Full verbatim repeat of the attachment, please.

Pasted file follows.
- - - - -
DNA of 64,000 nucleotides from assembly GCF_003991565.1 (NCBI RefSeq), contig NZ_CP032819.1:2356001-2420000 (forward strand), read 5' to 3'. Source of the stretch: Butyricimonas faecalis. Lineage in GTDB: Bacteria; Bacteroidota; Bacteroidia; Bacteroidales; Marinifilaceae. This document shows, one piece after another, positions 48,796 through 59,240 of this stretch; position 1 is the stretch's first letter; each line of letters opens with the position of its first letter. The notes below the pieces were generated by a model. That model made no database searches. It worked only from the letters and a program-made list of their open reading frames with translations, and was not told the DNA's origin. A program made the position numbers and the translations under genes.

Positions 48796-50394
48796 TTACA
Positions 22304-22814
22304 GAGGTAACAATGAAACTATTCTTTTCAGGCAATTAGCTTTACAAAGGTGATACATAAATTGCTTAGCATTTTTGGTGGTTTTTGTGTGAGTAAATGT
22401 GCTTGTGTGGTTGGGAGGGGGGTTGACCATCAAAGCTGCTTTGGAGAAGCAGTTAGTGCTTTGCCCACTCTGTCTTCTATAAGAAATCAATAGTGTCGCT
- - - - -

DNA of 64,000 nucleotides from assembly GCF_003991565.1 (NCBI RefSeq), contig NZ_CP032819.1:2356001-2420000 (forward strand), read 5' to 3'. Source of the stretch: Butyricimonas faecalis. Lineage in GTDB: Bacteria; Bacteroidota; Bacteroidia; Bacteroidales; Marinifilaceae. This document shows, one piece after another, positions 48,796 through 59,240 of this stretch; position 1 is the stretch's first letter; each line of letters opens with the position of its first letter. The notes below the pieces were generated by a model. That model made no database searches. It worked only from the letters and a program-made list of their open reading frames with translations, and was not told the DNA's origin. A program made the position numbers and the translations under genes.

Positions 48796-50394
48796 TTACA
Positions 22304-22814
22304 GAGGTAACAATGAAACTATTCTTTTCAGGCAATTAGCTTTACAAAGGTGATACATAAATTGCTTAGCATTTTTGGTGGTTTTTGTGTGAGTAAATGT
22401 GCTTGTGTGGTTGGGAGGGGGGTTGACCATCAAAGCTGCTTTGGAGAAGCAGTTAGTGCTTTGCCCACTCTGTCTTCTATAAGAAATCAATAGTGTCGCT